We have a dedicated staff of experts with over 85 years of combined experience to assist the customer with all of their special requirements. At the beginning phase of an engineering project, give us a call to discuss the process sequences required to avoid unnecessary problems in the future. If the customer is experiencing any gundrilling problems or has questions, they should contact our engineering staff for solutions.

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Deep Hole Drilling

Deep hole drilling was first developed for the manufacturing of firearms, hence the name gundrilling. Originally a time-consuming and expensive process, technological advances have made it a highly efficient manufacturing process utilized in all metal cutting industries, including automotive, aircraft, aerospace, construction, medical, tool and die, petrol chemical, hydraulics, pneumatics and more. Gundrilling is an ideal solution for most deep hole and high precision drilling projects. This operation produces accurate, repeatable holes with excellent surface finishes. Gundrills hold location to precise tolerances, are sized to exact specifications, produce burr-free holes and can be formed to produce specific shapes in blind holes and bottom forming with a minimum of machine adaptation. These systems can be easily integrated with CNC machining centers, lathes and milling machines for a relatively small investment, making it affordable for large or small shops with production requirements varying from one piece to hundreds of thousands.


Nose Grinds

Nose geometries are one of the most important characteristics of successful hole making. There are numerous nose grinds that have been established by end users to critique applications. There are a handful of standard general purpose grinds which are industry standard and have good success for a given material. Modifications are made to these due to material hardness, softness, tinsel strengths, lack of coolant pressure or lubricity, etc.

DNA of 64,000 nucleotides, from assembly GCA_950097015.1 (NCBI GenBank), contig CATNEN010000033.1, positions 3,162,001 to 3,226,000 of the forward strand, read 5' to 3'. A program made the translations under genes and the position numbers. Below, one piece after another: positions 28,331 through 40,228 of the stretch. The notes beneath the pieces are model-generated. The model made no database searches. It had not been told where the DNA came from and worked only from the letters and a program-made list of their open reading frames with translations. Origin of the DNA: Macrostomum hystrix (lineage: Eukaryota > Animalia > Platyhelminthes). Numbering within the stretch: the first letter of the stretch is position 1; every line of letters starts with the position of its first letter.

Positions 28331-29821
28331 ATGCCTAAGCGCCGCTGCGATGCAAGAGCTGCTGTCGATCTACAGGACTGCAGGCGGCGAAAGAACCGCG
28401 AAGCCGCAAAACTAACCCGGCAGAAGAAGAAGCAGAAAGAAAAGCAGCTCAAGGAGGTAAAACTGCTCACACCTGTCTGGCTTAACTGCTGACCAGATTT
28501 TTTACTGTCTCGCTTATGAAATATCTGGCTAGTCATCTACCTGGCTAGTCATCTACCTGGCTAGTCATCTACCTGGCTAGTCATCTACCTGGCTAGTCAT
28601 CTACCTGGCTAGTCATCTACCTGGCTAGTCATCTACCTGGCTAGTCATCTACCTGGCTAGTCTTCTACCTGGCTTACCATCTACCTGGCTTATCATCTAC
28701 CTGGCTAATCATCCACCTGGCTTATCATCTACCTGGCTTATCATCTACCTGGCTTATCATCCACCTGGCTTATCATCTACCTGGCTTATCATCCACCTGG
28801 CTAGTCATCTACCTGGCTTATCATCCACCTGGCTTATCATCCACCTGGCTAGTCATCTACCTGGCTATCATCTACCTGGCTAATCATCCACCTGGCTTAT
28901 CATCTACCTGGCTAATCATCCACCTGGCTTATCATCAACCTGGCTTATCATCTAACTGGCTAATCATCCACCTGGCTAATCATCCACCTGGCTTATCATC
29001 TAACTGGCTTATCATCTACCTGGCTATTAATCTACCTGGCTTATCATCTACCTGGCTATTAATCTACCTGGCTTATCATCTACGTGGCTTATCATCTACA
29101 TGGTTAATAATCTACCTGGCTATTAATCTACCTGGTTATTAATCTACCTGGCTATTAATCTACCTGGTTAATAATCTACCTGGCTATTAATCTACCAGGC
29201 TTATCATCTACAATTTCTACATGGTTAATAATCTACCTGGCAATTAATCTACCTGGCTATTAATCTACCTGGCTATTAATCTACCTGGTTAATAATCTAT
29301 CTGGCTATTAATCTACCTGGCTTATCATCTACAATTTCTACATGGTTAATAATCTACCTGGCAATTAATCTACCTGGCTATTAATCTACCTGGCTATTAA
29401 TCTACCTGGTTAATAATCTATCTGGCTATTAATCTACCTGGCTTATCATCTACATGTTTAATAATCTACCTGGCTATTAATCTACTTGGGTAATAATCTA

The N-8, N-4, N-73, and Facet grinds are Industry Standard Grinds while bottom forming, corner radius, full spherical radius, and flat bottom may also be produced in a single pass. Capabilities to blue print specifications may be examined through our engineering department.

The center design of our gundrills allows for a wide range of Nose Grinds from a full spherical radius to a flat bottom design. The Nose Grind angles are important in achieving optimal results. Angles can be modified to improve the flushing action of the high pressure oil and to improve chip control and removal. Specific grinds have been developed for severe applications such as exit breakouts and interrupted or angular entries. Some of the most popular Nose Grind configurations are shown here. Bottom forming such as a corner radius, full spherical radius, and flat bottom may also be produced in a single pass. Capabilities to blue print specifications may be examined through our engineering department.  Some special grinds may be dictated by part prints calling for a corner radius, full spherical radius, flat bottom, step drills, pilot non-cutting step drills, chip breakers, etc. Below are examples of common industry standard nose grinds, click on your choice for more details… which can be reproduced on the Model “B” Sharpening Fixture

Chip Breakers

Chip Breakers are used when chip wrapping occurs. This usually occurs when entering uneven surfaces, intersections, an existing hole, a pilot hole with a cone shape, or with unobtainable feeds or speeds to name a few. Chip Breakers are generally used to break string type chips often attributed to a gummy material or when machines limit the surface footage necessary to generate the heat needed to break a chip. There are two types of Chip Breakers shown below: